Pope Francis Establishes Ministry of Catechist "The ministry of Catechist in the Church is an ancient one." FULL TEXT Motu Proprio
Pope Francis establishes ministry of catechist With a new Apostolic Letter issued “motu proprio,” Pope Francis establishes the lay ministry of catechist, intended to respond to an urgent need for the evangelisation of the modern world, and undertaken in a “secular” manner, avoiding clericalisation. (Vatican News)
APOSTOLIC LETTER ISSUED "MOTU PROPRIO" BY THE SUPREME PONTIFF FRANCIS
INSTITUTING THE MINISTRY OF CATECHIST
1. The ministry of Catechist in the Church is an ancient one. Theologians commonly hold that the first examples are already present in the writings of the New Testament. The service of catechesis may be traced back to those “teachers” mentioned by the Apostle in writing to the community of Corinth: “Some people God has designated in the Church to be, first, apostles; second, prophets; third, teachers; then, mighty deeds; then, gifts of healing, assistance, administration, and varieties of tongues. Are all apostles? Are all prophets? Are all teachers? Do all work mighty deeds? Do all have gifts of healing? Do all speak in tongues? Do all interpret? Strive eagerly for the greatest spiritual gifts. But I shall show you a still more excellent way” (1 Cor 12:28-31).
Saint Luke begins his Gospel by stating: “I too have decided, after investigating everything accurately anew, to write it down in an orderly sequence for you, most excellent Theophilus, so that you may realize the certainty of the teachings you have received” (Lk 1:3-4). The evangelist seems to be well aware that his writings offer a specific form of instruction that can give firm assurance to those already baptized. The Apostle Paul, for his part, tells the Galatians that: “one who is being instructed in the word should share all good things with his instructor” (Gal 6:6). As is evident, this text provides yet another detail; it speaks of the communion of life as a sign of the fruitfulness of an authentic catechesis.
2. From the beginning, the Christian community was characterized by many different forms of ministry carried out by men and women who, obedient to the working of the Holy Spirit, devoted their lives to the building up of the Church. At times, the charisms that the Spirit constantly pours out on the baptized took on a visible and tangible form of immediate service to the Christian community, one recognized as an indispensable diakonia for the community. The Apostle Paul authoritatively attests to this when he states that “there are different kinds of spiritual gifts but the same Spirit; there are different forms of service but the same Lord; there are different workings but the same God who produces all of them in everyone. To each individual the manifestation of the Spirit is given for some benefit. To one is given through the Spirit the expression of wisdom; to another the expression of knowledge according to the same Spirit; to another faith by the same Spirit; to another gifts of healing by the one Spirit; to another mighty deeds; to another prophecy; to another discernment of spirits; to another varieties of tongues; to another interpretation of tongues. But one and the same Spirit produces all of these, distributing them individually to each person as he wishes” (1 Cor 12:4-11).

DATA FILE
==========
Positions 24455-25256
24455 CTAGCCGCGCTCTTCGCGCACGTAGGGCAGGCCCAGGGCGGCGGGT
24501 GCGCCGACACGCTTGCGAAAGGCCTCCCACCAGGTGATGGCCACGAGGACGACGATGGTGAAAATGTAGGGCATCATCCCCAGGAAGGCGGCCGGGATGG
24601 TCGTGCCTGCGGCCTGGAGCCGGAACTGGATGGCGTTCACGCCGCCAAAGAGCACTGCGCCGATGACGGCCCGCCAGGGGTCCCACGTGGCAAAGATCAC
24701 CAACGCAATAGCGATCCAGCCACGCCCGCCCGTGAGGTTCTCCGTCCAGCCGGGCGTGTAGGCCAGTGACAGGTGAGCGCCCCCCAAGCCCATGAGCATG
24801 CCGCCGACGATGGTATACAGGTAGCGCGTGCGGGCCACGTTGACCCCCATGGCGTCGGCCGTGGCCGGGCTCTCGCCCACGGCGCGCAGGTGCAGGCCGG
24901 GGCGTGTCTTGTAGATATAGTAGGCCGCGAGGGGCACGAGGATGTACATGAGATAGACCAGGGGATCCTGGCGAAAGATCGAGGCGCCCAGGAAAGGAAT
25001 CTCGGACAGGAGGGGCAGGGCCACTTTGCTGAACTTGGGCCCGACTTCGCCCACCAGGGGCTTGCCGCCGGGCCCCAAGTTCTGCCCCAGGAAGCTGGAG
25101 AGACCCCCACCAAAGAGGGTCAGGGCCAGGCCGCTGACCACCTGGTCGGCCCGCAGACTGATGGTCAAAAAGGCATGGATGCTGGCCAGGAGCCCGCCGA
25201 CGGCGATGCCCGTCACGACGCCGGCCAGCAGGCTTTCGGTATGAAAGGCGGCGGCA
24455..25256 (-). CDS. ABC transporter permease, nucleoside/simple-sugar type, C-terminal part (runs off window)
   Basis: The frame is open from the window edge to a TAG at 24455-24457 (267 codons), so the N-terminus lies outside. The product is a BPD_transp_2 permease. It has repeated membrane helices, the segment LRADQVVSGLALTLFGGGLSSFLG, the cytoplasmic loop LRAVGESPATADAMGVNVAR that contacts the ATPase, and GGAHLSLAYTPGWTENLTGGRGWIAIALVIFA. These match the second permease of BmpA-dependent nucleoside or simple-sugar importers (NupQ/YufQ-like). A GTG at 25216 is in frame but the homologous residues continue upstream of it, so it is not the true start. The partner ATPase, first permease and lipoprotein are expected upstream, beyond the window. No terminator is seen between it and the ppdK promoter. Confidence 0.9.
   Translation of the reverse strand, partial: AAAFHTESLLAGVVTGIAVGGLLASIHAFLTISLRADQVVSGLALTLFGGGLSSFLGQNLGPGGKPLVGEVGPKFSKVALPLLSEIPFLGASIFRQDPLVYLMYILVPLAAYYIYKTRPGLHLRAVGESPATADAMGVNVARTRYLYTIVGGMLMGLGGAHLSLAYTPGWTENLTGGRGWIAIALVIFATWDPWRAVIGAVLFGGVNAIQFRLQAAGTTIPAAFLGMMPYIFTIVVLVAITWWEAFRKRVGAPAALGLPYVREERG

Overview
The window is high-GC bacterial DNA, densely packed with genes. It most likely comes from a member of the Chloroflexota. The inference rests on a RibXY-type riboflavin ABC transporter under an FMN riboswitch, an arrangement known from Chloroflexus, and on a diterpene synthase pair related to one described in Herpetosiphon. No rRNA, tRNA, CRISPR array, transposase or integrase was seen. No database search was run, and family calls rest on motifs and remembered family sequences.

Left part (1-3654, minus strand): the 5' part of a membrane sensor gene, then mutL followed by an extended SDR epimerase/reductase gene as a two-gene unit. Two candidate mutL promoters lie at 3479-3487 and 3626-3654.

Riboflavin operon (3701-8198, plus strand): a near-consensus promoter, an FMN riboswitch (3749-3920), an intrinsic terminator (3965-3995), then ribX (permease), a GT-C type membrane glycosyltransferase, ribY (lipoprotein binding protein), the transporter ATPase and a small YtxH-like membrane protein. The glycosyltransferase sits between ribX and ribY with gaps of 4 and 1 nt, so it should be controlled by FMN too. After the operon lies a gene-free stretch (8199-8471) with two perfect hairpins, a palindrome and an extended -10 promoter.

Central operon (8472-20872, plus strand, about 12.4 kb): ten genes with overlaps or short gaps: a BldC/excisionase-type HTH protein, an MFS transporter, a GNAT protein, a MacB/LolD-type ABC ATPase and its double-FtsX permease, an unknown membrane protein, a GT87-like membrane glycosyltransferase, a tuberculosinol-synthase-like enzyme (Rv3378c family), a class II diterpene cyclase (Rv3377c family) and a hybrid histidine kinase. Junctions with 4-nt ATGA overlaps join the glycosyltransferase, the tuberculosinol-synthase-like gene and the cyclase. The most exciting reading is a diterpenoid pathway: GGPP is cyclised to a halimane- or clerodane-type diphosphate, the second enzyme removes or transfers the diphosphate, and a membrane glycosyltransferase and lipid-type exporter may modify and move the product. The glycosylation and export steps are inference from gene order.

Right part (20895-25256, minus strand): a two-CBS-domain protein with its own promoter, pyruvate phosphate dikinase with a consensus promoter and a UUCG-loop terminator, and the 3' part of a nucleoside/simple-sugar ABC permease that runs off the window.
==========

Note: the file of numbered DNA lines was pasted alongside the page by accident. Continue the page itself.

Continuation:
Within the broader charismatic tradition of the New Testament, then, we can see that certain baptized persons exercised the ministry of transmitting in a more organic and stable form related to different situations in life the teaching of the apostles and evangelists (cf. SECOND VATICAN ECUMENICAL COUNCIL, Dogmatic Constitution on Divine Revelation Dei Verbum, 8). The Church wished to acknowledge this service as a concrete expression of a personal charism that contributed greatly to the exercise of her mission of evangelization. This glance at the life of the first Christian communities engaged in the spread of the Gospel also encourages the Church in our day to appreciate possible new ways for her to remain faithful to the word of the Lord so that his Gospel can be preached to every creature.
3. The history of evangelization over the past two millennia clearly shows the effectiveness of the mission of catechists. Bishops, priests and deacons, together with many men and women in the consecrated life, devoted their lives to catechetical instruction so that the faith might be an effective support for the life of every human being. Some of them also gathered around themselves others of their brothers and sisters sharing the same charism, and founded religious orders wholly dedicated to catechesis.
Nor can we forget the countless lay men and women who directly took part in the spread of the Gospel through catechetical instruction. Men and women of deep faith, authentic witnesses of holiness, who in some cases were also founders of Churches and eventually died as martyrs. In our own day too, many competent and dedicated catechists are community leaders in various parts of the world and carry out a mission invaluable for the transmission and growth of the faith. The long line of blesseds, saints and martyrs who were catechists has significantly advanced the Church’s mission and deserves to be recognized, for it represents a rich resource not only for catechesis but also for the entire history of Christian spirituality.